CCBC and UM SJMC will collaborate to develop a work and learning schedule that promotes success, including offering courses on-site and identifying opportunities to blend the work and learning experience. Additionally, the organizations will provide mentorship, tutoring, and support for all participants to ensure that they graduate as LPNs, thereby moving these participants into high-skill and high-demand careers.
The Public Health Pathways Program application, including eligibility requirements, are expected to be released in early January 2023 with the first cohort of trainees expected begin coursework in summer 2023.
About the University of Maryland Medical System
The University of Maryland Medical System (UMMS) is an academic private health system, focused on delivering compassionate, high quality care and putting discovery and innovation into practice at the bedside. Partnering with the University of Maryland School of Medicine and University of Maryland, Baltimore who educate the state's future health care professionals, UMMS is an integrated network of care, delivering 25 percent of all hospital care in urban, suburban and rural communities across the state of Maryland. UMMS puts academic medicine within reach through primary and specialty care delivered at 11 hospitals, including the flagship University of Maryland Medical Center, the System's anchor institution in downtown Baltimore, as well as through a network of 10 University of Maryland Urgent Care centers and more than 150 other locations in 13 counties. For more information, visit www.umms.org.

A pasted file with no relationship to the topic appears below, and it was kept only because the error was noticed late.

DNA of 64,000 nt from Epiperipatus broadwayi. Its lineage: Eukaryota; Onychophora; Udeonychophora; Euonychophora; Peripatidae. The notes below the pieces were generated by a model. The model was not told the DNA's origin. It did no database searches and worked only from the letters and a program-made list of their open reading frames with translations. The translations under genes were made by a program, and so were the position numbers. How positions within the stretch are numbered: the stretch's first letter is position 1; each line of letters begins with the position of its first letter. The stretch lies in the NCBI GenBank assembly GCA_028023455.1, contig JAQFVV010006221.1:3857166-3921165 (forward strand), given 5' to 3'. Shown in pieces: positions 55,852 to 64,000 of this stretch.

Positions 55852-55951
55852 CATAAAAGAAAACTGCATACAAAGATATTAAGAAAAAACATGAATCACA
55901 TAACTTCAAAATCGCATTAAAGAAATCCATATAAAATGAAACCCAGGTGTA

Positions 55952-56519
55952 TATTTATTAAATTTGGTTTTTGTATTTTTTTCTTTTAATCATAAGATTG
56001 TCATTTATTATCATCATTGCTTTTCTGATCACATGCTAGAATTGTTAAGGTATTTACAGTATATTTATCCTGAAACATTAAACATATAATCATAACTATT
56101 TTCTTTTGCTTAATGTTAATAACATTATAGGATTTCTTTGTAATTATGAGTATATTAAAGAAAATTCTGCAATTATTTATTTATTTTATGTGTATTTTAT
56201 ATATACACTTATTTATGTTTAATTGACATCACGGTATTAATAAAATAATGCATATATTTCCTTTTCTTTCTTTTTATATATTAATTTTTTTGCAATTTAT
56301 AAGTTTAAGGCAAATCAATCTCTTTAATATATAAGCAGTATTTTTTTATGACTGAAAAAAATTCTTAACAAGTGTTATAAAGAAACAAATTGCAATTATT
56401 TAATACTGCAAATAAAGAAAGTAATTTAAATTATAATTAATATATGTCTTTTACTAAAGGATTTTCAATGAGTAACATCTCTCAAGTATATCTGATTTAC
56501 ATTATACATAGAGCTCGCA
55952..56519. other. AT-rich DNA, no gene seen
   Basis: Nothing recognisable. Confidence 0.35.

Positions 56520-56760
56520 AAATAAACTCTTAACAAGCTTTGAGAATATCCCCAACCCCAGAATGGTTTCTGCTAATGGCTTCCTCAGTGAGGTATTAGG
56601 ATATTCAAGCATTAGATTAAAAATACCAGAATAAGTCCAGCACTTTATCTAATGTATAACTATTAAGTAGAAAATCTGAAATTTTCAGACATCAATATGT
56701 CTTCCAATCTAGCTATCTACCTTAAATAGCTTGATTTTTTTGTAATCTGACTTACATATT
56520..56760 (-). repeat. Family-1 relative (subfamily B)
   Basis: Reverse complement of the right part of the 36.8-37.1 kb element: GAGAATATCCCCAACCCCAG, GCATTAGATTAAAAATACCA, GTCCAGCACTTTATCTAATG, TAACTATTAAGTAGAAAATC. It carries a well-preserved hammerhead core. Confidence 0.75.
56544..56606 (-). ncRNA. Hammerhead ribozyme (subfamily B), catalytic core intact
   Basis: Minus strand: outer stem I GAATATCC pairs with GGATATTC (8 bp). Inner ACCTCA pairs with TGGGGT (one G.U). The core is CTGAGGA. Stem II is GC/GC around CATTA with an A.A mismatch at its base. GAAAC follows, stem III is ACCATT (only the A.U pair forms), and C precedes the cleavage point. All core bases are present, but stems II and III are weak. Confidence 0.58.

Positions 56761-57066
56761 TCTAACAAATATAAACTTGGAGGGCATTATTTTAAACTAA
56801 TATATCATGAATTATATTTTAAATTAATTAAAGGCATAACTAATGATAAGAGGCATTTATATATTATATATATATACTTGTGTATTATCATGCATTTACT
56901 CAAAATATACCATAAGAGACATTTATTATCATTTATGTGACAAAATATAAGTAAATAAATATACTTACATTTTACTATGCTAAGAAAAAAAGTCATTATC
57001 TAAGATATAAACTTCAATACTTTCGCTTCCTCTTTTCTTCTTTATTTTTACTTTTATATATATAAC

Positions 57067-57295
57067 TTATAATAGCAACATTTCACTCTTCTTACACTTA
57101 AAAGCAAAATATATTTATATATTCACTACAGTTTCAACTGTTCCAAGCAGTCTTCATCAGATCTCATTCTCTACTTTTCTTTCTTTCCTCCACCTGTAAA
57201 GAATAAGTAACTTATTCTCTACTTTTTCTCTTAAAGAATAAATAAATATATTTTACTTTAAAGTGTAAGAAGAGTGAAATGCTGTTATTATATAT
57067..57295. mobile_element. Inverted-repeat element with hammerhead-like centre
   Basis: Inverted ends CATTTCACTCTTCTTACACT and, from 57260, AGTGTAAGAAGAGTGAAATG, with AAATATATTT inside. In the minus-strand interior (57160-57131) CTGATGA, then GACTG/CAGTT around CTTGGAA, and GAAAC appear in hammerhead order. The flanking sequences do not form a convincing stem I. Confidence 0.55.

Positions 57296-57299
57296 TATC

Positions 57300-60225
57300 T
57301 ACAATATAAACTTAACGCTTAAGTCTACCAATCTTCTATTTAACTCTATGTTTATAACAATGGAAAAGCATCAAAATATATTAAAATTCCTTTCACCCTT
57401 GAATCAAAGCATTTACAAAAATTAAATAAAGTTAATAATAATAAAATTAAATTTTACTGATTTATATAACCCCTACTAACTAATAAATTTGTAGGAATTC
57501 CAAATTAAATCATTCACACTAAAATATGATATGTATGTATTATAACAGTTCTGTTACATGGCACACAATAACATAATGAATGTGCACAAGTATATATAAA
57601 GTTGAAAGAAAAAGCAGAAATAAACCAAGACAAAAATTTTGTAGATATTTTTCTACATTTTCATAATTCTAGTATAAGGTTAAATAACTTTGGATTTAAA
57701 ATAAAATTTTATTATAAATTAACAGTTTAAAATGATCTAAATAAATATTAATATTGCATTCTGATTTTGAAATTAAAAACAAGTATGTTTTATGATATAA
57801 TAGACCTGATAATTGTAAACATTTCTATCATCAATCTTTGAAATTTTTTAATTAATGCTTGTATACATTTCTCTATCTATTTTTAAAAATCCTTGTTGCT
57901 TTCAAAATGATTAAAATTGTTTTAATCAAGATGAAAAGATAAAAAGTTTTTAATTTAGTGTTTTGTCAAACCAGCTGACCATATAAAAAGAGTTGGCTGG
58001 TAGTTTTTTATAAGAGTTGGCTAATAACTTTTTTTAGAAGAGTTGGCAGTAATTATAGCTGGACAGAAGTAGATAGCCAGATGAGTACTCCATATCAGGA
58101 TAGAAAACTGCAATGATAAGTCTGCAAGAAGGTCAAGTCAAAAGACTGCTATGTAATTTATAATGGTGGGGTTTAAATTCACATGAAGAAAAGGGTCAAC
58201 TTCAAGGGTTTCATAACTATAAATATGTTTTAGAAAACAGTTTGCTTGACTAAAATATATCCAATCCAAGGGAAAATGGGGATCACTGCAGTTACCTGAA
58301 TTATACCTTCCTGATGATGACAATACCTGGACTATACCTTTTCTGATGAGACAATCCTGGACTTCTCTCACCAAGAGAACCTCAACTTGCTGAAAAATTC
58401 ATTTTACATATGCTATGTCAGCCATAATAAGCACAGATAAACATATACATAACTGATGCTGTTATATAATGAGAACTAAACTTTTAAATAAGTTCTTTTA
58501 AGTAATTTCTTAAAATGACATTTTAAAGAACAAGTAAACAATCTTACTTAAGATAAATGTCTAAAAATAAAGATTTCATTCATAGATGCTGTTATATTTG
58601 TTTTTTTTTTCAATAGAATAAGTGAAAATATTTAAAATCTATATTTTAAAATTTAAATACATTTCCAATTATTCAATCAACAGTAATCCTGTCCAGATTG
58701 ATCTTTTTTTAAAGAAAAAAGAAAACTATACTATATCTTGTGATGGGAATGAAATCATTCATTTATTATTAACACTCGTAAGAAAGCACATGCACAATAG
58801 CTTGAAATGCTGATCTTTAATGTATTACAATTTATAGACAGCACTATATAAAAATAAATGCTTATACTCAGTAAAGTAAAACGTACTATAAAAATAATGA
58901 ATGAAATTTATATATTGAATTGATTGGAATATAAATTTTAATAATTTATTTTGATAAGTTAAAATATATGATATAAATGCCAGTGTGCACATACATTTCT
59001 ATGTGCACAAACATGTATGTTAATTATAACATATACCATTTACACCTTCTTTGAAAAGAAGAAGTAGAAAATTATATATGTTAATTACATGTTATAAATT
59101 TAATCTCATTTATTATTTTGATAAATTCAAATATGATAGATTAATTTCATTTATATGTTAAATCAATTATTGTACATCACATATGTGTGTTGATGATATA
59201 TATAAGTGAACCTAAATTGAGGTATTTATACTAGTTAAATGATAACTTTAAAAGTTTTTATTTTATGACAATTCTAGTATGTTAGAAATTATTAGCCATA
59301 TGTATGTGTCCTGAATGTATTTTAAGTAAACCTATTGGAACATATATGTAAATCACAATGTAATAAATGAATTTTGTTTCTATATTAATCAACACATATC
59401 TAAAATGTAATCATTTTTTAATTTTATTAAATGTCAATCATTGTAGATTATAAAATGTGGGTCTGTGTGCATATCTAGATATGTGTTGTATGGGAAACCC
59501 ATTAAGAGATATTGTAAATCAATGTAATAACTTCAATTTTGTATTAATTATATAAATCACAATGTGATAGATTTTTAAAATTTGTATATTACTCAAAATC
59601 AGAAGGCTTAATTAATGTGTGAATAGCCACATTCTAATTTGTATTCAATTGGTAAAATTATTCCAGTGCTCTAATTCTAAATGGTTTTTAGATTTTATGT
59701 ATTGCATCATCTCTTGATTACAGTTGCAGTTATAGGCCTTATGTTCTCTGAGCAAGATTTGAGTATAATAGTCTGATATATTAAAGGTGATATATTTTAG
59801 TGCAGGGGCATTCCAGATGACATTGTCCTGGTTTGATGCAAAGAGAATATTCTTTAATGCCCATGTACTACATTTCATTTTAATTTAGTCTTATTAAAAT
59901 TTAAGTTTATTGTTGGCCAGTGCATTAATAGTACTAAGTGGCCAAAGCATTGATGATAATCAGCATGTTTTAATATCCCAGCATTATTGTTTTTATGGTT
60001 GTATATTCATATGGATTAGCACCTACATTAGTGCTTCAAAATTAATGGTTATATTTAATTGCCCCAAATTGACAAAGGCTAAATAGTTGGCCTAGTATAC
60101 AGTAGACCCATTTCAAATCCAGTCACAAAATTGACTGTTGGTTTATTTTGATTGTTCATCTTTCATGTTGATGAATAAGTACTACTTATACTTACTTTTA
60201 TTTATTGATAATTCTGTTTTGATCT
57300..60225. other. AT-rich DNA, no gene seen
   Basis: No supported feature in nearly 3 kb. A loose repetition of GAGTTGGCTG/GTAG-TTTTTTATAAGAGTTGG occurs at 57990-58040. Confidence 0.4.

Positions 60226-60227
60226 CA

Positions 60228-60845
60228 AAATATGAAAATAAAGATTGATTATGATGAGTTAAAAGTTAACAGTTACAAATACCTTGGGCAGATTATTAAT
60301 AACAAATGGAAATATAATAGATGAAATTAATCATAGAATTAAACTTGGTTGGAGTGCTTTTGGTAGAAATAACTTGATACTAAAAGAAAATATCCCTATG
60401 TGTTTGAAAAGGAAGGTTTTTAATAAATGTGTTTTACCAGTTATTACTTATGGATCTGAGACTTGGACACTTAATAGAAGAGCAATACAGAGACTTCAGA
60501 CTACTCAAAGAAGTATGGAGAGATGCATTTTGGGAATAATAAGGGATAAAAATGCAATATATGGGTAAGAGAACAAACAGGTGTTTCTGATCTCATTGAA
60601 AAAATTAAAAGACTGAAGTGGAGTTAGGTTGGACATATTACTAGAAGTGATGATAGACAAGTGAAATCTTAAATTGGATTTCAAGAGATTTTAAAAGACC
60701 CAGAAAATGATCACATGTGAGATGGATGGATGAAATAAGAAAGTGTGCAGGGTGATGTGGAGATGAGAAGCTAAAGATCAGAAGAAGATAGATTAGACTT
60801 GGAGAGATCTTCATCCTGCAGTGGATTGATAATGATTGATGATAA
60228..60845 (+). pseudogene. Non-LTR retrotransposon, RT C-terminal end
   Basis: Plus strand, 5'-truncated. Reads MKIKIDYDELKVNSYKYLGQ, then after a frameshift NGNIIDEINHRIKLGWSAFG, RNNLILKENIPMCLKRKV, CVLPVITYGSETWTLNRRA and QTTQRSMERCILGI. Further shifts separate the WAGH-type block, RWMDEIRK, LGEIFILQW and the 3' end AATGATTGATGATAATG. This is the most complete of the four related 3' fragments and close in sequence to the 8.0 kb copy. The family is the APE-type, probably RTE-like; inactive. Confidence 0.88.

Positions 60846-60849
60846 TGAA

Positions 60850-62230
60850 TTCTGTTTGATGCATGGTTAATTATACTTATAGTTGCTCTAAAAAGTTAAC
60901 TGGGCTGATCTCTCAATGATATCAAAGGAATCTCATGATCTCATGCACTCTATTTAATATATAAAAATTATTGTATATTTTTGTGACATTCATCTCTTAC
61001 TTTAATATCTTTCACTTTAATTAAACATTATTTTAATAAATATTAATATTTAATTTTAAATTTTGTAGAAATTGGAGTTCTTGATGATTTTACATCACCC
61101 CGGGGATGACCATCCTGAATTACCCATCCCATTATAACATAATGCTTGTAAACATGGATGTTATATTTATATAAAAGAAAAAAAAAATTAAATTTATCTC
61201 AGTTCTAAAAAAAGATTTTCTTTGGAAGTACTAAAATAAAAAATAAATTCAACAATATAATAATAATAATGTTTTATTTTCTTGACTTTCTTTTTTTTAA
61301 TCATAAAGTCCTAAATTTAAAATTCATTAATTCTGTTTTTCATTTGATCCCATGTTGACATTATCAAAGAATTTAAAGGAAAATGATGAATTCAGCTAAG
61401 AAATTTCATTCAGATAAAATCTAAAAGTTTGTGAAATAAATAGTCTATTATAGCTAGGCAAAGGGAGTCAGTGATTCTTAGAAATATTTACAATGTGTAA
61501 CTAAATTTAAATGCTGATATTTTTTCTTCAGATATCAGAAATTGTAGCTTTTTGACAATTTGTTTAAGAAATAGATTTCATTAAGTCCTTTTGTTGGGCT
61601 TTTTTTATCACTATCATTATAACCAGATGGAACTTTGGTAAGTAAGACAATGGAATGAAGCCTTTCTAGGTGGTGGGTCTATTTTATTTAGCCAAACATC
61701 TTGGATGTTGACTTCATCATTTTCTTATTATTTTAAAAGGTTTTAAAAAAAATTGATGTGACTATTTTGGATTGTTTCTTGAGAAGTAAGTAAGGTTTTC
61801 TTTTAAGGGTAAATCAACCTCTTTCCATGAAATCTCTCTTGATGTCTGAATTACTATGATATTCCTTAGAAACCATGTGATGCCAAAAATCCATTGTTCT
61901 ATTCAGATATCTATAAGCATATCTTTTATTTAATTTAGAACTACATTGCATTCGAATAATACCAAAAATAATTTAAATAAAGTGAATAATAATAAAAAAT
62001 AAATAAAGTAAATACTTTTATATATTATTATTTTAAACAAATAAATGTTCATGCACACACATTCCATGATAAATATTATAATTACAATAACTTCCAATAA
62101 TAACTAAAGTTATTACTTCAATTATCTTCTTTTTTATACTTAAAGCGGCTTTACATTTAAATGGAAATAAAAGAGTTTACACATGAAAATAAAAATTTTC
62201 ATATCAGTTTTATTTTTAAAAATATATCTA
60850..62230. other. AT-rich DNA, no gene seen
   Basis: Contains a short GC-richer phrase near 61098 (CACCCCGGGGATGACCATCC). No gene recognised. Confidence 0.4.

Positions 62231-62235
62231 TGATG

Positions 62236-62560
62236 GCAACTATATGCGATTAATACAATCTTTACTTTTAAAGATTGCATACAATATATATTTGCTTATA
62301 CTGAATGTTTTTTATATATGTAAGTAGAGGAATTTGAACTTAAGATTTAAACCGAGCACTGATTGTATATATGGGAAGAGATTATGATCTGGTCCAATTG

About University of Maryland St. Joseph Medical Center
Founded in 1864 by the Sisters of St. Francis of Philadelphia, UM St. Joseph Medical Center is a 218-bed Catholic, not-for-profit regional medical center in Towson, Maryland, that offers a wide range of superb clinical programs and centers of excellence, including the Cancer, Heart and Orthopaedic Institutes, Women and Children's services and Emergency Medicine. The medical center's committed focus on zero patient harm, clinical excellence and perfect patient experiences spurred the creation of the hospital's unique approach to care, The UM St. Joseph Value Delivery System, and has consistently earned UM St. Joseph regional and national recognition for patient care and safety, including its ranking as the #1 community hospital in Maryland by U.S. News & World Report. UM St. Joseph is a proud member of the 12-hospital University of Maryland Medical System, dedicated to providing loving service and compassionate, leading-edge care to all.